[43] We choose the threshold to be the 96% linear regression quantile of the declustered data. Hence, we expect on average 3.61 exceedances per grid box and winter season. The actual sample size varies between 216 and 218 exceedances per grid box, which corresponds to 3.6–3.63 exceedances per grid box and season (the small differences are caused by ties in the daily precipitation amounts). In total we observe 777 days with at least one exceedance. In Figure 2 we show the cumulative sum of the number of exceedances for the successive winter seasons for the grid box around De Bilt with 95% pointwise tolerance intervals for a homogeneous Poisson process, with intensity math formula and conditioned on the total number of exceedances (see Lang et al. [1999] for the derivation of the tolerance interval). The figure is typical for the whole region and indicates that a homogeneous Poisson process might be appropriate to describe the occurrence times of the exceedances.

Figure 2.

Cumulative sum of the exceedances (solid) for the grid box around De Bilt together with the theoretical mean (dashed) and 95% pointwise tolerance intervals.

[44] Moreover, we test the hypothesis that the number of exceedances in a winter season follow a Poisson distribution for each grid box individually. The dispersion index (DI) test exploits the fact that the variance and the mean of the Poisson distribution are the same, see Cunnane [1979]for details. The ratio of the variance and the mean is sensitive to the separation time between exceedances: The ratio tends to be larger than one if the separation time is too short. The Poisson assumption is rejected at the 5% significance level in two of the 69 grid boxes, which is in good agreement with the expected number of rejected grid boxes under the Poisson assumption. If the exceedance times come from a homogeneous Poisson process, these should be distributed uniformly on any time interval, conditioned on the number of exceedances, which can be tested by the Kolmogorov-Smirnov test, see, e.g.,Cox and Lewis [1966]. This test does not reject uniformity in any grid box. The pvalues of the Kolmogorov-Smirnov test on uniformity of the event times are shown inFigure 3.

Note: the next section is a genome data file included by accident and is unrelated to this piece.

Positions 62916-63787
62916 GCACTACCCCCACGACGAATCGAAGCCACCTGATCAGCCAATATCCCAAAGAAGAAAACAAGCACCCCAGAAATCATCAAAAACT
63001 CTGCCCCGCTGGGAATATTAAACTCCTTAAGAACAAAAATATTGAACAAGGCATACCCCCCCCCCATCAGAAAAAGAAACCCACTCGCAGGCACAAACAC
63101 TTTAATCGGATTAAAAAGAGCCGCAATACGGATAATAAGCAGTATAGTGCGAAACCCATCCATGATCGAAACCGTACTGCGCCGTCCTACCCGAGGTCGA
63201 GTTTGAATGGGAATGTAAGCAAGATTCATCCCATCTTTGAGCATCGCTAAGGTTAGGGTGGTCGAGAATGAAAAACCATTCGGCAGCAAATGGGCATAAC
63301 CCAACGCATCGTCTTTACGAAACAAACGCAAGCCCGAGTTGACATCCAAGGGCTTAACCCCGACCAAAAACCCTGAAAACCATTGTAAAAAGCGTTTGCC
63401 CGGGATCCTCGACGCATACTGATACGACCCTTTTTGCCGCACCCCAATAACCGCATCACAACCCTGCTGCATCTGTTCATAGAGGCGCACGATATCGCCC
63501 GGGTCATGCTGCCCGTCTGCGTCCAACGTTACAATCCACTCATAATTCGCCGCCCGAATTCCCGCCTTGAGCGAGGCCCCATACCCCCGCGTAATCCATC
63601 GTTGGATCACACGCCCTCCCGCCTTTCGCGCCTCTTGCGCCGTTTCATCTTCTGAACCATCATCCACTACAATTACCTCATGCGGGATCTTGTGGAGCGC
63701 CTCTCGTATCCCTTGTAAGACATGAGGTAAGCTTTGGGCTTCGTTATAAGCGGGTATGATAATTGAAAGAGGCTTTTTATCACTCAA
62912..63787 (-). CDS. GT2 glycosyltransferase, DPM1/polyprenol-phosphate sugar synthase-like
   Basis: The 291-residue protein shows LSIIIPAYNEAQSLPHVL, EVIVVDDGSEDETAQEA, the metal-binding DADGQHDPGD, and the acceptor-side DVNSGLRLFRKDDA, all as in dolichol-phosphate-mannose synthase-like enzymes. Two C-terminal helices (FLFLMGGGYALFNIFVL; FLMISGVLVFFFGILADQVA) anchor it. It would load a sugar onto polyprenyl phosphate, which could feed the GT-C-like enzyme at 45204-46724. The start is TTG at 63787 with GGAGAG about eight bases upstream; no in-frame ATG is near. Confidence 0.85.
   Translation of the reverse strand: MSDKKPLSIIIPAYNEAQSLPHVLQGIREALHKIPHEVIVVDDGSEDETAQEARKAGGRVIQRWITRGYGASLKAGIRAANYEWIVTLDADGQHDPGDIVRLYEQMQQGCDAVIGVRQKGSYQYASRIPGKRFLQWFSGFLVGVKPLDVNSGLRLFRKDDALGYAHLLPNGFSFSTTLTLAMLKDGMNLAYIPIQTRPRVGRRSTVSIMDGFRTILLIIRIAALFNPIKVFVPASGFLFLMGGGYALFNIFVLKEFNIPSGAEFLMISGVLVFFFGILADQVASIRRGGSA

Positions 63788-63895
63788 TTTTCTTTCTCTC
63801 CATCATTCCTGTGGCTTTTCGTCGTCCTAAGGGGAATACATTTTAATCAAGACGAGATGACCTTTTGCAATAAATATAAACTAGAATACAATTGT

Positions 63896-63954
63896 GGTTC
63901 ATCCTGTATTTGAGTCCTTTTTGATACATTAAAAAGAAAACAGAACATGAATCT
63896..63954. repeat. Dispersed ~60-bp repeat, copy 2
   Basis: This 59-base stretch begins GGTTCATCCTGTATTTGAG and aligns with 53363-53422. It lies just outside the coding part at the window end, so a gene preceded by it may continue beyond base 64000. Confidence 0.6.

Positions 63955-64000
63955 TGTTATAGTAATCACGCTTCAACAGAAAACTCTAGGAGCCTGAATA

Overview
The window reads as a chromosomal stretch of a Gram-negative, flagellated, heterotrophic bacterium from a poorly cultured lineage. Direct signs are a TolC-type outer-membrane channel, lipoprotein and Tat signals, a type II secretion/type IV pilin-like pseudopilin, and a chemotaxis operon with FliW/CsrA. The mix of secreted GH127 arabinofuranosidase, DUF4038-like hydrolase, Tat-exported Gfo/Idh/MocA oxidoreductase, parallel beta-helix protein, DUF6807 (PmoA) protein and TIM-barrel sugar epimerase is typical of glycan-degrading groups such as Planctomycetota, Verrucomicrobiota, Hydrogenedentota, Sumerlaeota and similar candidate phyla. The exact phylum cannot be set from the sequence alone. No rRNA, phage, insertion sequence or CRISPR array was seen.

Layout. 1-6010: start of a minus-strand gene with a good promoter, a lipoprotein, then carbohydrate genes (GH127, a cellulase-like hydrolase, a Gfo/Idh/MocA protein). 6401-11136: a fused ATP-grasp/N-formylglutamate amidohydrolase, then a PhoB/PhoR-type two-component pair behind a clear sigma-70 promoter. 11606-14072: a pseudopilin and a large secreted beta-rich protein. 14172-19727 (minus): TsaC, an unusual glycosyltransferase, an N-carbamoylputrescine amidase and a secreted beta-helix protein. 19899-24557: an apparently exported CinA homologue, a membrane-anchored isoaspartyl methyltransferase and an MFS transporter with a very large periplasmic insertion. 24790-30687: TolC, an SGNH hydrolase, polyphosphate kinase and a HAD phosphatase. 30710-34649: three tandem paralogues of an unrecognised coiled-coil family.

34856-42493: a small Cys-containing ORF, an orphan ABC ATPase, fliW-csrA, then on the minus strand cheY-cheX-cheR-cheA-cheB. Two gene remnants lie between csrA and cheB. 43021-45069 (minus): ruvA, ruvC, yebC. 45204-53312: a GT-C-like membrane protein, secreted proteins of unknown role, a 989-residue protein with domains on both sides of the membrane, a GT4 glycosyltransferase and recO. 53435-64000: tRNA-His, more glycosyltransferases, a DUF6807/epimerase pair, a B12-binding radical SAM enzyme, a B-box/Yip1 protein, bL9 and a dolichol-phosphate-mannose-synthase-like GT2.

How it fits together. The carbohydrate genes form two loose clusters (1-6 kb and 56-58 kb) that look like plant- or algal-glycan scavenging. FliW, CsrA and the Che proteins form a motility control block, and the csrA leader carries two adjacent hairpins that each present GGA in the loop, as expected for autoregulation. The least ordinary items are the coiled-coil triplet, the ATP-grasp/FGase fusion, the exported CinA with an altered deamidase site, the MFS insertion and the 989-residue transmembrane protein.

Figure 3.

pvalues of the Kolmogorov-Smirnov test on uniformity of the event times.

[45] Figure 4 shows for each grid box the mean of the threshold for the 1950–2010 period. The trend in the threshold for the 1950–2010 period is positive over the whole domain, see Figure 5, but is relatively small in the southeastern part of the country and large (up to 0.68 mm per decade) in the west and northern parts, where it is significant at the 5% level.

Figure 4.

Mean of the threshold for the 1950–2010 period in millimeters.

Figure 5.

Trend in the threshold for the 1950–2010 period in millimeters per decade. The pluses indicate that the observed trend is significant at the 5% level.

[46] In Figure 6 one can observe that the temporal evolution of the thresholds is similar for each of the selected grid boxes. The findings are consistent with Buishand et al. [2012] who found a significant positive trend in the mean precipitation for the winter half year (October–March) in the Netherlands during the period 1951–2009, but did not detect a spatial gradient in the trend of mean winter precipitation.

Figure 6.

Temporal evolution of the threshold for six selected grid boxes in millimeters. Solid lines indicate that the observed trend is significant at the 5% level and dashed lines symbolize nonsignificant trends.

5.2. Threshold Excesses

[47] We consider four different models for the excess distribution, three based on the IF approach, A–A″ in Table 1, and one with a spatially varying dispersion coefficient and constant shape parameter, model B.

Table 1. Overview of Models Used
A′ math formulaξ
A″γ math formula
B math formulaξ